Identity Theft Statistics
Depending on who you ask, identity theft is either growing at an apocalyptic rate, or has slowed down dramatically thanks to education and better prevention technologies. The truth lies somewhere in between.
Identity theft statistics show that victimization has dropped off, but millions of people have already been affected. Education and prevention technologies may play a part in this, but the security of millions and millions of people has been compromised by corporate and governmental data breeches – most because of carelessness or outdated technology rather than wily hackers or hucksters.
Here are some recent identity theft statistics, with the sources noted. And remember: don’t shoot the messenger.
• There were 15 million victims of identity theft in the United States from August 2005 to August 2006.
• There were 8.3 million victim in 2005.
• In 2007, 31 percent of identity theft victims knew the identity of the perpetrator. Of those:
- 53 percent were someone known by the victim (family, friend, employee)
- 45 percent were someone unknown by the victim (a store clerk, a pickpocket, etc.)
- 2 percent were someone using the internet
(Source: 2007 Consumer Identity Fraud Survey Report, by Javelin Strategy and Research)
• Total one year fraud amount decreased from $55.7 billion in 2006 to $49.3 billion in 2007.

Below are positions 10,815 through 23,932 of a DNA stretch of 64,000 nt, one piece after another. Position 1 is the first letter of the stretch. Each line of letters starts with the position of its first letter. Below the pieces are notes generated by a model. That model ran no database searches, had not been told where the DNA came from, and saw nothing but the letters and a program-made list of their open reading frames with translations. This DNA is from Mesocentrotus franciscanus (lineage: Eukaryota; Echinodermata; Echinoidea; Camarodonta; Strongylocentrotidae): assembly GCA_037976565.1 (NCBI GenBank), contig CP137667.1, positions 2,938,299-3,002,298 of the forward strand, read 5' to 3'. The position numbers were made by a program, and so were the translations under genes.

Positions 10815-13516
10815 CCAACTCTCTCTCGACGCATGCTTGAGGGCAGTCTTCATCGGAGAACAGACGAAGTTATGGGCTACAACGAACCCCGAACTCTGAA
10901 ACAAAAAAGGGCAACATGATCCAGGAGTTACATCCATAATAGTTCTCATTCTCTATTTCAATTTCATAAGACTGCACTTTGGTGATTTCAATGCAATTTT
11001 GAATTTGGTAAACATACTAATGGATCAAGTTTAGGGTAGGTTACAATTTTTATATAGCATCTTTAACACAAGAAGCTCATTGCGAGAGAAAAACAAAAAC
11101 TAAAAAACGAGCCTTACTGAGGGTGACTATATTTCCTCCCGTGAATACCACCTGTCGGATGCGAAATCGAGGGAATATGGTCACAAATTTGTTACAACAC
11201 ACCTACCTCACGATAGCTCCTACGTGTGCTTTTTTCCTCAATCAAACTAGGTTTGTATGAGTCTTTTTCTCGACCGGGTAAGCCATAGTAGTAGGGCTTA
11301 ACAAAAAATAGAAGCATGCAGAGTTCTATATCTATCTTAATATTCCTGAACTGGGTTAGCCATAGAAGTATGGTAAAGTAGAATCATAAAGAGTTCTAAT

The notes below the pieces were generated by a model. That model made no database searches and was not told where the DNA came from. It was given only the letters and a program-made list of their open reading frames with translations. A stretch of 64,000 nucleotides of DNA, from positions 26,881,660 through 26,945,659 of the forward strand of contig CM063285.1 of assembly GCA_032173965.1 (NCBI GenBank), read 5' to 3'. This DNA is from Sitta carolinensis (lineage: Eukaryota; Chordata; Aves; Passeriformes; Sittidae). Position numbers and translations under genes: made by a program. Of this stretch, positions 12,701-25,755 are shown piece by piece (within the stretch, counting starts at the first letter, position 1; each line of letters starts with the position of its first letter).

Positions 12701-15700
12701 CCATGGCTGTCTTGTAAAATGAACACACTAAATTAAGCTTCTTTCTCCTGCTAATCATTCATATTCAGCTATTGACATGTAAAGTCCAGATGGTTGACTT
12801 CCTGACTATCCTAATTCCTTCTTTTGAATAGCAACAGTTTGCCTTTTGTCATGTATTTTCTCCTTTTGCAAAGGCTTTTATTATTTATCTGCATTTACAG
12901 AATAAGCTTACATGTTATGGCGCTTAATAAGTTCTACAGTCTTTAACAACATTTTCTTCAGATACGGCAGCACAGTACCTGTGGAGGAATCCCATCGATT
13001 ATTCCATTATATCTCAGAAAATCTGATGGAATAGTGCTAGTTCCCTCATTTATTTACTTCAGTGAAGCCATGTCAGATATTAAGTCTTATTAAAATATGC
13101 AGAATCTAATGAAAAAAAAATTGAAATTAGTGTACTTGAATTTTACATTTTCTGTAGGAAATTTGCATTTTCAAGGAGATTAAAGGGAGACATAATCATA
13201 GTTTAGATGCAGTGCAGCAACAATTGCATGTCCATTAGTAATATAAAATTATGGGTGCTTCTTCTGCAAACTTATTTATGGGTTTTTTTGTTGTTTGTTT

• In a 2006 survey of almost 500 companies, 81 percent of companies surveyed reported having lost at least one laptop containing sensitive information with the previous year.
• Between January, 2005 and January 2008, more than 217,555,182 records containing Social Security numbers, names, account numbers, addresses, phone numbers and driver’s license numbers were compromised in corporate or governmental data breaches. The number is actually much more than that because in many instances, the agency responsible for the data didn’t know how many records were lost or stolen.
• The largest record loss to date took place in an 18-month period between 2005 and 2006, when 45.7 million records were hacked from TJK (TJ Maxx, Marshalls, Bob’s Stores).
• The most common source of information to identity thieves is your mailbox.
The take away message from all of these frightening identity theft statistics is this: Identity thieves have many, many ways of mining for information, and they do it everyday. You no longer have total control over your personal information.
The following websites contain tips to help keep your information more secure, and remedies if your identity is stolen.
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